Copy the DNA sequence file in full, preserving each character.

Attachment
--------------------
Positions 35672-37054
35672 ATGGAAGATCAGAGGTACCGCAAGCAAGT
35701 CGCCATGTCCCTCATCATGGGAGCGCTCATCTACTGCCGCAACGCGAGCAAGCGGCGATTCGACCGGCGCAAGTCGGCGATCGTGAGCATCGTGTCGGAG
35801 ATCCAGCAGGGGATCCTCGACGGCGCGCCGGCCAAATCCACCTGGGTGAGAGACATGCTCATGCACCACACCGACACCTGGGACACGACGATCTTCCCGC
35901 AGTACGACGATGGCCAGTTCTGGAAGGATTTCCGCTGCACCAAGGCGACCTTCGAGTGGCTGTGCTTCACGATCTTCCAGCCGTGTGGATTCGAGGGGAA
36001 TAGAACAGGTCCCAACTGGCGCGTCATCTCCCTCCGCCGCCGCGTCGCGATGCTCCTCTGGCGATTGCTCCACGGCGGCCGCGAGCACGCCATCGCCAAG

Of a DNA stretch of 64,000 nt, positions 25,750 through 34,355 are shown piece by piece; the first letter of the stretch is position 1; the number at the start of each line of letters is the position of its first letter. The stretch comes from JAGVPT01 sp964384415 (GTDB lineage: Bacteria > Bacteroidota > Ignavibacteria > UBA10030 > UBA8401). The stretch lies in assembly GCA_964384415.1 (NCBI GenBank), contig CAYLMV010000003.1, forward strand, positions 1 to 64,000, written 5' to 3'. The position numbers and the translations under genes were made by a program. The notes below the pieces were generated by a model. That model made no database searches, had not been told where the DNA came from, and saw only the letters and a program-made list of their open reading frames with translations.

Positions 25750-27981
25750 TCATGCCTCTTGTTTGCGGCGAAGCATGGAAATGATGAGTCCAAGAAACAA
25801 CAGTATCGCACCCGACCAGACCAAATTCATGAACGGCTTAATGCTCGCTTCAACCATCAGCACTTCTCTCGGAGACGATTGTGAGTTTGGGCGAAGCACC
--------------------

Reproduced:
Positions 35672-37054
35672 ATGGAAGATCAGAGGTACCGCAAGCAAGT
35701 CGCCATGTCCCTCATCATGGGAGCGCTCATCTACTGCCGCAACGCGAGCAAGCGGCGATTCGACCGGCGCAAGTCGGCGATCGTGAGCATCGTGTCGGAG
35801 ATCCAGCAGGGGATCCTCGACGGCGCGCCGGCCAAATCCACCTGGGTGAGAGACATGCTCATGCACCACACCGACACCTGGGACACGACGATCTTCCCGC
35901 AGTACGACGATGGCCAGTTCTGGAAGGATTTCCGCTGCACCAAGGCGACCTTCGAGTGGCTGTGCTTCACGATCTTCCAGCCGTGTGGATTCGAGGGGAA
36001 TAGAACAGGTCCCAACTGGCGCGTCATCTCCCTCCGCCGCCGCGTCGCGATGCTCCTCTGGCGATTGCTCCACGGCGGCCGCGAGCACGCCATCGCCAAG

Of a DNA stretch of 64,000 nt, positions 25,750 through 34,355 are shown piece by piece; the first letter of the stretch is position 1; the number at the start of each line of letters is the position of its first letter. The stretch comes from JAGVPT01 sp964384415 (GTDB lineage: Bacteria > Bacteroidota > Ignavibacteria > UBA10030 > UBA8401). The stretch lies in assembly GCA_964384415.1 (NCBI GenBank), contig CAYLMV010000003.1, forward strand, positions 1 to 64,000, written 5' to 3'. The position numbers and the translations under genes were made by a program. The notes below the pieces were generated by a model. That model made no database searches, had not been told where the DNA came from, and saw only the letters and a program-made list of their open reading frames with translations.

Positions 25750-27981
25750 TCATGCCTCTTGTTTGCGGCGAAGCATGGAAATGATGAGTCCAAGAAACAA
25801 CAGTATCGCACCCGACCAGACCAAATTCATGAACGGCTTAATGCTCGCTTCAACCATCAGCACTTCTCTCGGAGACGATTGTGAGTTTGGGCGAAGCACC